Additional resources

  • Disability benefits for Veterans by Brain Injury Canada: Brain Injury Canada has put together a list of disability benefits that Veterans can claim, including benefits from Veterans Affairs Canada (VAC), information about case management, and other programs for Veterans.
  • VAC Critical Injury Benefit: The VAC Critical Injury Benefit is for serving CAF members and Veterans who have been impacted by a sudden, single incident of “severe and traumatic service-related injuries or illnesses” after March 31, 2006. This webpage explains the eligibility requirements for claiming the benefit along with information about how to apply.
  • BrainLine: BrainLine is a U.S.-based multimedia project that provides information and support to people affected by brain injury or PTSD, including military-specific information. The website offers videos, articles, research, news and more about TBI, the brain, diagnosis and treatment, as well as resources about the day-to-day impact of TBI. BrainLine also has a section for personal stories and blogs. Note: Information about treatment options and resources are focused on services available in the United States and may not be suitable or accessible for a Canadian audience.
  • Alberta Brain Injury Initiative survival guide: This guide covers basic information about brain injuries, navigating the transition from hospital care and managing the symptoms of a brain injury in day-to-day life. There is information for both the person affected by a brain injury and the Family or caregivers. Note: Resources and programs mentioned in the guide are localized to Alberta and may not be suitable or accessible for everyone.
  • Brain injury glossary: This online glossary by the Brain Injury Society of Toronto lists terms that may come up when discussing TBI, including some that health care providers may use. This glossary can be helpful to understand clinical terms used to describe your injury.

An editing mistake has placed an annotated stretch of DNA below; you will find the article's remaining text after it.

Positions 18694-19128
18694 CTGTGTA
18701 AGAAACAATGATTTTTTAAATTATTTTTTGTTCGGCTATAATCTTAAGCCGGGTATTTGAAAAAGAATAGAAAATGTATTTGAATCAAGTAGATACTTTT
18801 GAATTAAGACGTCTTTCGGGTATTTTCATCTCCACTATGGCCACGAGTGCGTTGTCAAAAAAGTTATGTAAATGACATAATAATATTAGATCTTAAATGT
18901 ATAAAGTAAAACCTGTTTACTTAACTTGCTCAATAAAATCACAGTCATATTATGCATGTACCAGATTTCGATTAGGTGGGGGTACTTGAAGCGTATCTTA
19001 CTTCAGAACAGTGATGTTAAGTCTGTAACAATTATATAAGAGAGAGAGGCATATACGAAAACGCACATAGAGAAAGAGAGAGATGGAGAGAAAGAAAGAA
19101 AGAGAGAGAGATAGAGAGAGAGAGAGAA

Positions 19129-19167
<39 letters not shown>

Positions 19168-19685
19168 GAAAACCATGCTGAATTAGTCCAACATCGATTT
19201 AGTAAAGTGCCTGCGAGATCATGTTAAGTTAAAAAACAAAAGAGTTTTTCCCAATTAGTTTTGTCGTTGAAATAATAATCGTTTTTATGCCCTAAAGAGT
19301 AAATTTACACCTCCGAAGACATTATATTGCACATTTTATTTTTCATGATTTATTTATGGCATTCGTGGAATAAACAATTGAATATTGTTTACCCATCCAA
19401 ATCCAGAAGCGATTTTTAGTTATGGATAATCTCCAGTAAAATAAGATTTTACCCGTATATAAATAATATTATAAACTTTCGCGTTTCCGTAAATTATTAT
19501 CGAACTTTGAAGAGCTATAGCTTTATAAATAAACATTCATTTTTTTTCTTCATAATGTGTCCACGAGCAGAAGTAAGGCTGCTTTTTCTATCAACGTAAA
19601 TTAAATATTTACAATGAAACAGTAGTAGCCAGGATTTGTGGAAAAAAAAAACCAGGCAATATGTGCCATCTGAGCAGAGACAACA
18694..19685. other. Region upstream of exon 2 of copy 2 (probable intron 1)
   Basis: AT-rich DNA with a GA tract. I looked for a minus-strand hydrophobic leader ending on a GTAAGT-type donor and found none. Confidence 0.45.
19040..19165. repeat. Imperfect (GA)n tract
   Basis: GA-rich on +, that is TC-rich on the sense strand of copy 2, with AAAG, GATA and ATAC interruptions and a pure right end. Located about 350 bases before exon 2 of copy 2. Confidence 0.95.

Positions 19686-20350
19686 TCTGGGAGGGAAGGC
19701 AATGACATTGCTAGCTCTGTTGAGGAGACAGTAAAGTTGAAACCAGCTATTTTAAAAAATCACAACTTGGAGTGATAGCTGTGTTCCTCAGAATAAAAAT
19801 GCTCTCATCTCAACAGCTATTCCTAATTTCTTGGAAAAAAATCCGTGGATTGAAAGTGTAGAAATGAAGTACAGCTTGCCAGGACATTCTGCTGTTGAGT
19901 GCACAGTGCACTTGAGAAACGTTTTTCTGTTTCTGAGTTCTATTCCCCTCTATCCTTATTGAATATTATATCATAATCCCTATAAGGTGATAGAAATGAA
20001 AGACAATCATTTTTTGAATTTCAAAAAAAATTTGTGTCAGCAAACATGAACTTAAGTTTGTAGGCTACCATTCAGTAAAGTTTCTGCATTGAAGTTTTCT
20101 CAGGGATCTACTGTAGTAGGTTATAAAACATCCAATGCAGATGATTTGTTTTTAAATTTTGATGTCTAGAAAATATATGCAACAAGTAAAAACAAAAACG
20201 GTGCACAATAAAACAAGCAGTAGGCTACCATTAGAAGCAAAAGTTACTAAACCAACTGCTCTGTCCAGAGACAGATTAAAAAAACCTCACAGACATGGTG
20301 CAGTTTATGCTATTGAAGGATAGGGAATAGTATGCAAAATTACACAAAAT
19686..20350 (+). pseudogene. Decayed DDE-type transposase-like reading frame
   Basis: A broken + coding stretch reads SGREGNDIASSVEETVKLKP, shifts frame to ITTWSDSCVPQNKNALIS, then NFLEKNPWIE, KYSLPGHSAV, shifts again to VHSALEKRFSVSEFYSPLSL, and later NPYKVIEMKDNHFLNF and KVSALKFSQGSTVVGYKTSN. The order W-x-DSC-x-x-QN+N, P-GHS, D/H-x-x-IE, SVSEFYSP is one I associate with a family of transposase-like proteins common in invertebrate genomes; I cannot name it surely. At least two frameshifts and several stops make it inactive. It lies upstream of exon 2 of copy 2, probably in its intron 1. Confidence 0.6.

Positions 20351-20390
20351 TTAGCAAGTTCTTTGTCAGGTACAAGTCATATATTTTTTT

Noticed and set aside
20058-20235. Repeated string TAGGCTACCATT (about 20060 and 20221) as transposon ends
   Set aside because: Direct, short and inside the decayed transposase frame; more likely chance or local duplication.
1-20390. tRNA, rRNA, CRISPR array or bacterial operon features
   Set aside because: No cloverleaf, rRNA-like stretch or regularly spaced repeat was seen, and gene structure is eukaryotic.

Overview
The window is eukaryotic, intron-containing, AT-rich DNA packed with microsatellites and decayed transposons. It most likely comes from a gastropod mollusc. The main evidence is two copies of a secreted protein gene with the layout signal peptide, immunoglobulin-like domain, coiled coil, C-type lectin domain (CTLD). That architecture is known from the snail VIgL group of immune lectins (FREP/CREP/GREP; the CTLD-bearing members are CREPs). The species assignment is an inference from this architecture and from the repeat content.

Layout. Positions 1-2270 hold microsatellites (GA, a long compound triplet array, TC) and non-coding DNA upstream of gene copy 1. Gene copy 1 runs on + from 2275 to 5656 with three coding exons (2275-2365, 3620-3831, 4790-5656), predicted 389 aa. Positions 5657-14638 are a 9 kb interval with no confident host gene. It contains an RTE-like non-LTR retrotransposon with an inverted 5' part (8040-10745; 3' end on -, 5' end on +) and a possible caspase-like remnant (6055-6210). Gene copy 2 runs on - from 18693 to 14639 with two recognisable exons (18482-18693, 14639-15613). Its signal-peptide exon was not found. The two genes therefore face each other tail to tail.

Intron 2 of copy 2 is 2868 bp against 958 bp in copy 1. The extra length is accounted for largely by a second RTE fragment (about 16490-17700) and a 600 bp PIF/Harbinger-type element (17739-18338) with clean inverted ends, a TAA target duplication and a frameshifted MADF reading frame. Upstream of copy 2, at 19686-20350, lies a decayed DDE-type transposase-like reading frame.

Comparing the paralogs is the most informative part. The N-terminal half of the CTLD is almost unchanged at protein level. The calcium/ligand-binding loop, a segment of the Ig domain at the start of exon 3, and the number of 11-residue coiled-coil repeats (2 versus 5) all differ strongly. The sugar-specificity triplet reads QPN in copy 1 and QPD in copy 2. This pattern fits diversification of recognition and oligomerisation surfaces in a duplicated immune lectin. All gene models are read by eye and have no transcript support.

• Caregiving after brain injury — Ontario Brain Injury Association: is a resource for understanding TBI, the impacts of TBI on individuals, Families and caregivers, as well as strategies and recovery information. The website shares this information through six learning modules and also lists Ontario-based resources.
  • Concussion Legacy Foundation: The Concussion Legacy Foundation website includes information about concussions and TBIs. Resources include symptom lists, explanations about some treatment options, guides for what to do after a concussion, and guides for putting your concussion history together before speaking with a health care provider.
  • Mild traumatic brain injury/concussion handbook — Sunnybrook Health Sciences Centre: This virtual handbook for people that have experienced an mTBI or concussion and their Families includes information about what to expect from recovery, a recovery toolkit and space to develop your personal recovery plan.
  • Ontario Brain Injury Association: The Ontario Brain Injury Association website offers educational resources and training, awareness, and support through the association’s helpline. OBIA also offers online support groups and peer support for people living with a TBI and for caregivers. Note: Programs and services mentioned on the website are localized to Ontario and may not be suitable or accessible for everyone.
  • Resource website — Brain Injury Canada: Brain Injury Canada’s website features a resource section with information for three different audiences: people with a brain injury, Family members and caregivers of a person with a brain injury, and health care professionals.
  • Canadian Forces Members Assistance Program (CFMAP): CFMAP is a confidential, 24-7 short-term counselling service available to CAF members (Regular Force, Reserve and Cadets) and their Families. Trained counsellors provide support for various issues related to well-being and work performance. The numbers for the service are 1-800-268-7708 or TTY: 1-800-567-5803.